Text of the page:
The NICHD’s research efforts related to infant mortality are aimed at understanding the causes of and contributors to infant mortality, preventing or reducing the most common causes of infant mortality, and treating life-threatening conditions in pregnant mothers and infants.
Major areas of NICHD research support relevant to infant mortality include preterm birth and birth outcomes, birth defects, Sudden Infant Death Syndrome (SIDS), pregnancy complications, fetal development, birth processes, infections, genetic and metabolic disorders, and newborn screening, to name a few.
NICHD research goals on infant mortality include:
- Understanding the factors affecting the processes of labor and birth, especially as related to preterm birth and its prevention
- Building a comprehensive understanding of normal and abnormal in utero development, including genetic, epigenetic, physiologic, metabolic, endocrinologic, nutritional, and pharmacologic regulation of fetal and placental growth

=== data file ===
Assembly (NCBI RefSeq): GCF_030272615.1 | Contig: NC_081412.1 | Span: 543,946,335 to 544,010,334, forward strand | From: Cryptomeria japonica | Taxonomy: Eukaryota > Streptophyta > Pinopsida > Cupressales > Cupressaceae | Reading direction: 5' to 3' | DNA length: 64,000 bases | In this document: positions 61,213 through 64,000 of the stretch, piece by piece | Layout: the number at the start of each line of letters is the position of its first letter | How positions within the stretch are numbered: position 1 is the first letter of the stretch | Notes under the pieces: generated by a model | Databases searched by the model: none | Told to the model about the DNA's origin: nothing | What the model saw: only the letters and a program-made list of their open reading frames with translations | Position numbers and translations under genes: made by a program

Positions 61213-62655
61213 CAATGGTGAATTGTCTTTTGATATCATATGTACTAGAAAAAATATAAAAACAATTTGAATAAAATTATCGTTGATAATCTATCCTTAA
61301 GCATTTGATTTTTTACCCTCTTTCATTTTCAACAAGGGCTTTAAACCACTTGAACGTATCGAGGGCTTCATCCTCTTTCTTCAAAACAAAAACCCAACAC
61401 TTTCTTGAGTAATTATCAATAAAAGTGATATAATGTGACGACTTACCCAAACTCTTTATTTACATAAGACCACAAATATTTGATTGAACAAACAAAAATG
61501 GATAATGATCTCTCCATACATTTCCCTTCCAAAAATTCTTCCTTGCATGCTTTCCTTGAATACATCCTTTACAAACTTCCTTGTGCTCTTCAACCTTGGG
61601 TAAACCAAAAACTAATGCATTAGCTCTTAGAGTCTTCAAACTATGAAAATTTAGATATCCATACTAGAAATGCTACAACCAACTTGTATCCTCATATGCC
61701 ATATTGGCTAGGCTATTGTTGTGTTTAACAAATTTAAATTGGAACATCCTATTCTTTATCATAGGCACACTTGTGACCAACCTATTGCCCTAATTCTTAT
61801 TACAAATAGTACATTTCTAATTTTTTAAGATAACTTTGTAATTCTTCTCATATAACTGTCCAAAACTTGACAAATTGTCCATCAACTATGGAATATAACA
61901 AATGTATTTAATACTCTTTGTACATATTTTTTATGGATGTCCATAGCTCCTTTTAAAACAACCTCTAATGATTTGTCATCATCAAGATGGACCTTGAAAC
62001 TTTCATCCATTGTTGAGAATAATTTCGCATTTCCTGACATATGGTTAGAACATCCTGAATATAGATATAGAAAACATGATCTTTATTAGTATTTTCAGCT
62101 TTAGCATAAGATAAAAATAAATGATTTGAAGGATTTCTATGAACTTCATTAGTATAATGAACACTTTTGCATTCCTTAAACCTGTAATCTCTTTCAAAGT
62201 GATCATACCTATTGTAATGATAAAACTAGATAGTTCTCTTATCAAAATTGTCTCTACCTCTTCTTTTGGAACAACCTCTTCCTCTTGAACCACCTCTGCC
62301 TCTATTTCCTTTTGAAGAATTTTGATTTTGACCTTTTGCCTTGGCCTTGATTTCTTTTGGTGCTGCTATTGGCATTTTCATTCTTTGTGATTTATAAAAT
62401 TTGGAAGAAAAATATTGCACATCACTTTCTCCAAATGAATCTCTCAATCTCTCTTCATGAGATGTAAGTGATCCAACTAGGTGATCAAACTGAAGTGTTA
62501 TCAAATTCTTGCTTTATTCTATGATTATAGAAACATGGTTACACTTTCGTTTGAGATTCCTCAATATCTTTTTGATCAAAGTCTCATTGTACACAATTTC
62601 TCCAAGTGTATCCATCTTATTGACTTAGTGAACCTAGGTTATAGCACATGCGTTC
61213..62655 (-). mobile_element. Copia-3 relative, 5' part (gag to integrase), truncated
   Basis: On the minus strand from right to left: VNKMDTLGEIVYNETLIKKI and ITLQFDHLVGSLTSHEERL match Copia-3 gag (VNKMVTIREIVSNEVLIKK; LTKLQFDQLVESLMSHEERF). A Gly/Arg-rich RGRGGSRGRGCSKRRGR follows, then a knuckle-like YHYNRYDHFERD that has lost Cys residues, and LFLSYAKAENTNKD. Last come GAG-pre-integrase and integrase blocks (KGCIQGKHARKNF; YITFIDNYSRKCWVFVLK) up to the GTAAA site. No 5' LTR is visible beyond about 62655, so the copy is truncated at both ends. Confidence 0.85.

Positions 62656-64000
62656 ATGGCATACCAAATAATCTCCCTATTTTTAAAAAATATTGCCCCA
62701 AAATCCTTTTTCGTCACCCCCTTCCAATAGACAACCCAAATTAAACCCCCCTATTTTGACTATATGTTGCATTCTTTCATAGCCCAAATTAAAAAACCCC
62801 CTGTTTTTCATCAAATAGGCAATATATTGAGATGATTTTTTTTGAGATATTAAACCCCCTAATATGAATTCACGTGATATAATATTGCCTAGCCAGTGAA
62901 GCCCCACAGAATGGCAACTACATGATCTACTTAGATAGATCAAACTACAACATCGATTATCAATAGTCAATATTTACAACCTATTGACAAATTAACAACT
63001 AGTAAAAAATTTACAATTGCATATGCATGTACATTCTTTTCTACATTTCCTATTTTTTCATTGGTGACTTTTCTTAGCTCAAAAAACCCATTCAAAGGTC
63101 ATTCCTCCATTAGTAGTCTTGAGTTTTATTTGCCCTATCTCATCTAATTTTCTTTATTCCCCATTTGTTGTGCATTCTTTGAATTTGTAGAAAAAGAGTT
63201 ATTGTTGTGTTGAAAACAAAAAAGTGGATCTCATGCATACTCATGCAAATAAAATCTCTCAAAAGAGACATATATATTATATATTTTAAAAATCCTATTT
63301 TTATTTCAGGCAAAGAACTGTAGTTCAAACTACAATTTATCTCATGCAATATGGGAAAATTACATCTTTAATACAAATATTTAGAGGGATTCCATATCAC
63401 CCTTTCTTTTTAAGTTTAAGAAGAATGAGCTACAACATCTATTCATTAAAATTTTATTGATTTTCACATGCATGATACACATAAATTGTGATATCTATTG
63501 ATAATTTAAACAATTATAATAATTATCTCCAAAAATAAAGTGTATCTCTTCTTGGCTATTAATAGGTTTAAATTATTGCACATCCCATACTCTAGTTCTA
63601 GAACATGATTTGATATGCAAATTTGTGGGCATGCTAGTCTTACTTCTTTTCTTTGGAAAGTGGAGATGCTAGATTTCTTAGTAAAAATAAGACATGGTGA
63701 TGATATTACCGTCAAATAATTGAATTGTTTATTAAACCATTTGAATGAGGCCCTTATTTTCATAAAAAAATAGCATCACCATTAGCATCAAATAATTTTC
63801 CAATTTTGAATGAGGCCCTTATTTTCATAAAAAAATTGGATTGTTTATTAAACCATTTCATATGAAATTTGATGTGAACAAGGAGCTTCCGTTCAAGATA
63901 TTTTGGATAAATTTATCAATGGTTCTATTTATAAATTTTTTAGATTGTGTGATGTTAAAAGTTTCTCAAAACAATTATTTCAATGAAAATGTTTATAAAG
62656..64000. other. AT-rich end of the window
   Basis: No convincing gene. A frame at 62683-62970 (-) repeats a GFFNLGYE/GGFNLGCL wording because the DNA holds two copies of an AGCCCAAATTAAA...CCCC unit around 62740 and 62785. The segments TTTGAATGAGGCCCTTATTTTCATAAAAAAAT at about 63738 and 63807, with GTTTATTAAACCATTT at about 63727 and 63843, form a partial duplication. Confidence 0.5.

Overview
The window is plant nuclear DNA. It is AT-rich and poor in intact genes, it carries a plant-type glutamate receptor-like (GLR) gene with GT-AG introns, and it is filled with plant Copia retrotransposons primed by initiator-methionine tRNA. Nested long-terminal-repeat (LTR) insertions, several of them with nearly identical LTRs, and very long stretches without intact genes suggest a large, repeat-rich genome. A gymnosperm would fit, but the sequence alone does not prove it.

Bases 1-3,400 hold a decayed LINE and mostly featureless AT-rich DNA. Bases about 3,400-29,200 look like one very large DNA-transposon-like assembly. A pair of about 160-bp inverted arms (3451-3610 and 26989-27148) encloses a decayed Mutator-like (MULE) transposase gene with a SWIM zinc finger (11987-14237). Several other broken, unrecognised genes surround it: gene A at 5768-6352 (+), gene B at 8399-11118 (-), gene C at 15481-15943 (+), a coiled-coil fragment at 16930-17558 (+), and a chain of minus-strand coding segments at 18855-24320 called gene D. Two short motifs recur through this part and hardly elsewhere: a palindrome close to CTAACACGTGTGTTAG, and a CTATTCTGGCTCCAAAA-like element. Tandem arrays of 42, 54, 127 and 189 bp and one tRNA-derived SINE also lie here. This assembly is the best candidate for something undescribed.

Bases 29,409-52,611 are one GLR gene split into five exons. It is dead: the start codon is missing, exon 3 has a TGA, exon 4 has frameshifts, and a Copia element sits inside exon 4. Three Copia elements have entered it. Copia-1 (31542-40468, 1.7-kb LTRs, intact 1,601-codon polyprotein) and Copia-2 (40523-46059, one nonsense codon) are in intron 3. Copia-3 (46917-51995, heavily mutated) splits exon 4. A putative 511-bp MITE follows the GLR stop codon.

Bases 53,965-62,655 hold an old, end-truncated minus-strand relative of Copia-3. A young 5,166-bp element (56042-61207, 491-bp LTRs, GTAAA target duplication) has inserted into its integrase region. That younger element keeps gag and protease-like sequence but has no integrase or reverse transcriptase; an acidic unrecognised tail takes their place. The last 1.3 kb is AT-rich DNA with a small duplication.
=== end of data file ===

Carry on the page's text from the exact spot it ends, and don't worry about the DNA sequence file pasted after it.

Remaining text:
- Cataloging and identifying nutritional, environmental, and genetic factors that mediate infant health
- Understanding the etiology, pathophysiology, therapy, and follow-up of conditions that occur during the perinatal and neonatal period, including birth defects, birth asphyxia, sequelae of prematurity and low birth weight, adaptation to extrauterine life, injury, and hyperbilirubinemia
- Understanding the physiologic, environmental, and medical factors that influence the course and outcome of pregnancy
- Understanding the mechanisms of SIDS, identifying infants at risk, and developing preventative measures
- Gaining a better understanding of the processes of infection in infants, the consequences of treatment in infants, and the most effective preventative measures
- Determining the demographic and epidemiologic factors that are related to infant mortality and contributors to infant mortality
- Developing and evaluating technologies and methods related to newborn screening